, also known as complex question
, loaded question
, "trick question"
, or plurium interrogationum
, "of many questions"), is an informal fallacy
or logical fallacy. It is committed when someone asks a question that presupposes
something that has not been proven or accepted by all the people involved. This fallacy is often used rhetorically, so that the question limits direct replies to those that serve the questioner's agenda. An example of this is the question "Are you still beating your wife?" Whether the respondent answers yes or no, he will admit to having a wife, and having beaten her at some time in the past. Thus, these facts are presupposed
by the question, and in this case an entrapment, because it narrows the respondent to a single answer, and the fallacy of many questions has been committed.
The fallacy relies upon context for its effect: the fact that a question presupposes something does not in itself make the question fallacious. Only when some of these presuppositions are not necessarily agreed to by the person who is asked the question does the argument containing them become fallacious.
A related fallacy is begging the question, in which a premise is included that is likely to be at least as unacceptable to an opponent as the proposed conclusion.
One form of misleading discourse is where something is implied without being said explicitly, by phrasing it as a question. For example, the question "Does Mr. Jones have a brother in the army?" does not claim that he does, but implies that there must be at least some indication that he does, or the question would not need to be asked. The person asking the question is thus protected from accusations of making false claims, but still manages to make the implication in the form of a hidden compound question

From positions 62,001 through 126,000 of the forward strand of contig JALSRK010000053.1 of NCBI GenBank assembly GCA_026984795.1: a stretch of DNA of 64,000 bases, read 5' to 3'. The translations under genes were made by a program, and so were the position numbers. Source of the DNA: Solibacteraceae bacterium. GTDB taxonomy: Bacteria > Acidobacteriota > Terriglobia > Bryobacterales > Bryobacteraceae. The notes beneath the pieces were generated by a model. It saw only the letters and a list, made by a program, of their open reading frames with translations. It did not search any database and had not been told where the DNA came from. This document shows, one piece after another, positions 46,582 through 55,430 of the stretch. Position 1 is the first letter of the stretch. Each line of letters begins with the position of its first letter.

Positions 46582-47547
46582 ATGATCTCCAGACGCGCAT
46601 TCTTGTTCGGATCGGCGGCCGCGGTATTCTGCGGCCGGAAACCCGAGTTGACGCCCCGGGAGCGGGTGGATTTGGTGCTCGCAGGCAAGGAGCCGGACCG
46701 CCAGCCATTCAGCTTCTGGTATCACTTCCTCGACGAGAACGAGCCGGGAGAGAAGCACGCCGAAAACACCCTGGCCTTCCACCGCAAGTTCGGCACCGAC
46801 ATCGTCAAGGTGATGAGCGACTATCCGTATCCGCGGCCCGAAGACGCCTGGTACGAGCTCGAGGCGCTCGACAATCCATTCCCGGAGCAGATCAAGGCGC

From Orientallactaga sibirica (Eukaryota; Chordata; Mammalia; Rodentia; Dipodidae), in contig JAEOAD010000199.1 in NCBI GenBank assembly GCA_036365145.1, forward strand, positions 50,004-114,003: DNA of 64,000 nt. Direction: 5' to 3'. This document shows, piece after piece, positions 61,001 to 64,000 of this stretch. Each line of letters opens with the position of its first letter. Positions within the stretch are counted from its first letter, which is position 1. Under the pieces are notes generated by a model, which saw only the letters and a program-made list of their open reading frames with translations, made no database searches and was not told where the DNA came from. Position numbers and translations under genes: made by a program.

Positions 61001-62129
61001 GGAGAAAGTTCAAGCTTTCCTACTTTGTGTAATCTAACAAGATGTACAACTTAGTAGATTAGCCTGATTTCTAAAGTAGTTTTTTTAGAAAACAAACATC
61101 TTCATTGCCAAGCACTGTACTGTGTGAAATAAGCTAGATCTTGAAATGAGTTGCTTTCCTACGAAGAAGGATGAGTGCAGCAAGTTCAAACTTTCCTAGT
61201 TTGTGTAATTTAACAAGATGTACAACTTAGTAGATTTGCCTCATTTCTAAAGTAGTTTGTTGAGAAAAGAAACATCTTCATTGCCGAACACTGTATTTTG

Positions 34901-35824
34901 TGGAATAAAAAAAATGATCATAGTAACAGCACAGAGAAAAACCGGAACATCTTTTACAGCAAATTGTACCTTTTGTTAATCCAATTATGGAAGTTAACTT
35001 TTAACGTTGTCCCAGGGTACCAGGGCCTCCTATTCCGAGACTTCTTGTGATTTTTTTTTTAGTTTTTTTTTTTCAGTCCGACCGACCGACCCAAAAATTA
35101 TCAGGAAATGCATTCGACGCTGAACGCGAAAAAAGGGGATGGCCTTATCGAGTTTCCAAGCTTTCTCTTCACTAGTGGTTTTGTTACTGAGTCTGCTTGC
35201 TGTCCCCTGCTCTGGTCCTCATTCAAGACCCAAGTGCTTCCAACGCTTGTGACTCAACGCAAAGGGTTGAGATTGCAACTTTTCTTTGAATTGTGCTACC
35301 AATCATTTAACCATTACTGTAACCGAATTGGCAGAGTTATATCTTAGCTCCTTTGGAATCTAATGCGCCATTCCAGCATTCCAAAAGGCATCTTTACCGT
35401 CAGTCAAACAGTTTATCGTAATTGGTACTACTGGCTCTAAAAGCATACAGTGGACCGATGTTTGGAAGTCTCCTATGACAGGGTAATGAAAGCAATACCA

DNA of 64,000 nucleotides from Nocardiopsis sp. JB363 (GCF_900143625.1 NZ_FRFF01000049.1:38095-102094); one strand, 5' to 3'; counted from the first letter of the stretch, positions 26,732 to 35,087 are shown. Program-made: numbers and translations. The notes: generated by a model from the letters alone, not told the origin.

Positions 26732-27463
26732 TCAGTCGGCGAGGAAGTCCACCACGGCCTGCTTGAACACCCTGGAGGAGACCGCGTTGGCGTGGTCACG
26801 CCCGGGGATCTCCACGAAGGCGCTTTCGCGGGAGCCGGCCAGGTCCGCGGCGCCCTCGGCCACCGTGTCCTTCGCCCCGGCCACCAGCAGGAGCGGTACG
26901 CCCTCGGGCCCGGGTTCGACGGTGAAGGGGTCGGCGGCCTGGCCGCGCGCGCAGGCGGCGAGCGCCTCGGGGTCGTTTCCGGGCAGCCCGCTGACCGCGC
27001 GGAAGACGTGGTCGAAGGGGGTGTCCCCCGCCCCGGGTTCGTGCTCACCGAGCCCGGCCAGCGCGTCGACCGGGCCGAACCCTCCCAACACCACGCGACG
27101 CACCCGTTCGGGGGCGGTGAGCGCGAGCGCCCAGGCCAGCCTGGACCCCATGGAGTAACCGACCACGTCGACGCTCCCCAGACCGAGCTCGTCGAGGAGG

. The fallacy isn't in the question itself, but rather in the listener's assumption that the question would not have been asked without some evidence to support the supposition. This example seems harmless, but consider: "Does Mr. Jones have a brother in jail?"
In order to have the desired effect, the question must imply something uncommon enough not to be asked without some evidence to the fact. For example, the question "Does Mr. Jones have a brother?" would not cause the listener to think there must be some evidence that he does, since this form of general question is frequently asked with no foreknowledge of the answer.
Types of complex questions
Each of these questions has an assumption built into the question that is asked:
- Loaded questions: contain an incriminating assumption that the questioned person seems to admit to if she answers the question instead of challenging it. For example, "Are you still beating your wife?" A loaded question may be asked to trick the respondent into admitting something that the questioner beleives to be true, and which may in fact be true. So the previous question is "loaded," whether or not the respondent has actually beaten his wife.